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Archive for the ‘genetics’ category

Mar 27, 2017

10 AMAZING Abilities HIDDEN in Your GENES

Posted by in categories: biotech/medical, food, genetics

Amazing Genes are HIDDEN inside of us; Science has found it. In 2014 one of the craziest science experiments by some incredible scientists at Oxford University found that less than 10% of human DNA is active, meaning that the majority of your genetic code is just sitting around doing nothing.

Narration provided by JaM Advertising New Mexico www.tasteofjam.com

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Mar 26, 2017

Scientists find a low-cost way to build genomes from scratch

Posted by in categories: biotech/medical, computing, genetics

To put it mildly, sequencing and building a genome from scratch isn’t cheap. It’s sometimes affordable for human genomes, but it’s often prohibitively expensive (hundreds of thousands of dollars) whenever you’re charting new territory — say, a specific person or an unfamiliar species. A chromosome can have hundreds of millions of genetic base pairs, after all. Scientists may have a way to make it affordable across the board, however. They’ve developed a new method, 3D genome assembly, that can sequence and build genomes from the ground up for less than $10,000.

Where earlier approaches saw researchers using computers to stick small pieces of genetic code together, the new technique takes advantages of folding maps (which show how a 6.5ft long genome can cram into a cell’s nucleus) to quickly build out a sequence. As you only need short reads of DNA to make this happen, the cost is much lower. You also don’t need to know much about your sample organism going in.

As an example of what’s possible, the team completely assembled the three chromosomes for the Aedes aegypti mosquito for the first time. More complex organisms would require more work, of course, but the dramatically lower cost makes that more practical than ever. Provided the approach finds widespread use, it could be incredibly valuable for both biology and medicine.

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Mar 24, 2017

Scientists just changed the way we build genomes to make them 270,000 times cheaper

Posted by in categories: biotech/medical, genetics, health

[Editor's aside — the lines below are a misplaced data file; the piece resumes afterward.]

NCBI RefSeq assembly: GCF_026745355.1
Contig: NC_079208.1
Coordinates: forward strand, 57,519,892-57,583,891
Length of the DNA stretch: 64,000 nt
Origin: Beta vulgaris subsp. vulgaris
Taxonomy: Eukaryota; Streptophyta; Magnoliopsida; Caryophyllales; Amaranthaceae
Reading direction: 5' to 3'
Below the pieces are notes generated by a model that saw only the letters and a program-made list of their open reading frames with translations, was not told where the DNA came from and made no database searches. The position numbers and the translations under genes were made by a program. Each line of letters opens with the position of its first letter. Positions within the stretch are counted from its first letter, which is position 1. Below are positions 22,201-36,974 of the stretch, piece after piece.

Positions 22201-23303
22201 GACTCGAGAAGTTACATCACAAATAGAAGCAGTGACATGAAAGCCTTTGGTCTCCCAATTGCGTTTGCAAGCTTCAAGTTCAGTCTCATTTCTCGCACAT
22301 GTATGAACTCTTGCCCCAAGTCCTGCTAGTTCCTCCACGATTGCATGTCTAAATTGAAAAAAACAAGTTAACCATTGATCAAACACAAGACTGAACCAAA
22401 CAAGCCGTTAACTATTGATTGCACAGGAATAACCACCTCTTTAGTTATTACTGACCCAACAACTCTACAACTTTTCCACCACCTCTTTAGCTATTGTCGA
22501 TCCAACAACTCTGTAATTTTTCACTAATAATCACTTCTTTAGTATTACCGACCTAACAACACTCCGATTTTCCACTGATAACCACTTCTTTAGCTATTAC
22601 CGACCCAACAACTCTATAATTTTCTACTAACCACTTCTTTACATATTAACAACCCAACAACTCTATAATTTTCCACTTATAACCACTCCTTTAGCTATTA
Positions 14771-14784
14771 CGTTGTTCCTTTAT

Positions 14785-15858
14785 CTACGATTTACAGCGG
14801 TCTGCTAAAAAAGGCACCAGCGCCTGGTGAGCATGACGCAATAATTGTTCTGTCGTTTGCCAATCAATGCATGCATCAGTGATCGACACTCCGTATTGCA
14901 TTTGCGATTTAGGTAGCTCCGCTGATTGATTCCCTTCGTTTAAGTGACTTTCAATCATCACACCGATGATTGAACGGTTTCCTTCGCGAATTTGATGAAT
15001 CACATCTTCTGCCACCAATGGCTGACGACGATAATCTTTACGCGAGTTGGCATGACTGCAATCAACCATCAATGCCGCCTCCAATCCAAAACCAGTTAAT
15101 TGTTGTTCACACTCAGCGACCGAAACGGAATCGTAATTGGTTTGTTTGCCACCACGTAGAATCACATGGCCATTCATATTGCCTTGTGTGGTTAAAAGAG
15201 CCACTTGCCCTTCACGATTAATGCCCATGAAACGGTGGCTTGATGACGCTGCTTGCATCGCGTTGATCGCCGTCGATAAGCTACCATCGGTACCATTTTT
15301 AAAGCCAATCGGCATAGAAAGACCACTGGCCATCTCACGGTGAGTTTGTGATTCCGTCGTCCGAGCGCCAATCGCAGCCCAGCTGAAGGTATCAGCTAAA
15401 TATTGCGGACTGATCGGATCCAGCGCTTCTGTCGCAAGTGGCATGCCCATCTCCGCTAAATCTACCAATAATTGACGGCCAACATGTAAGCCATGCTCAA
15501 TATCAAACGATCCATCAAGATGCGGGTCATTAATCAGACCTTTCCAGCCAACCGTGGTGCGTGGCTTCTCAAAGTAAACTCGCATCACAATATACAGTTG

In 2003, the US Department of Defense and the National Institutes of Health announced that—13 years and $2.7 billion later—they had finally finished mapping the human genome.

But the quest to understand human genetics was far from over: Genomes, which are the entire layout of our 3 billion base pairs of DNA, vary dramatically from person to person. So mapping the first human genome was really just mapping a human genome (the patient’s identity was kept secret for privacy.) And even though shorter genetic sequencing is available, doctors studying rare genetic diseases need the full scope of a patient’s genetic material to find the problematic mutation. Finding these faulty sections of genes is like a microscopic version of Where’s Waldo among 3 billion people wearing stripes, a game that has cost $3 billion to play.

In a paper published (paywall) in Science on March 23, researchers from the Baylor College of Medicine, Massachusetts Institute of Technology, and Harvard University said they have figured a way to sequence the entirety of any genome for just $10,000, in a couple of weeks. Their test project? Re-sequencing the DNA of the mosquito species that spreads the Zika virus.

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Mar 22, 2017

Researchers find a way to reverse antibiotic resistance in Mycobacterium tuberculosis

Posted by in categories: biotech/medical, genetics

A team of researchers from Sweden, France, Belgium and Switzerland has found a way to reverse resistance to an antibiotic drug used to treat tuberculosis. In their paper published in the journal Science, the team describes how they screened compounds that activated different pathways to activate ethionaide, a compound used to treat tuberculosis.

The researchers are currently working with GlaxoSmithKline and Biotech Bioversys to further develop the small prototype molecule into a drug that can be mass produced and sold.


(Medical Xpress)—A team of researchers from Sweden, France, Belgium and Switzerland has found a way to reverse resistance to an antibiotic drug used to treat tuberculosis. In their paper published in the journal Science, the team describes how they screened compounds that activated different pathways to activate ethionaide, a compound used to treat tuberculosis.

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Mar 19, 2017

The terrifying DNA discoveries that are making science-fiction fact

Posted by in categories: biotech/medical, genetics, transhumanism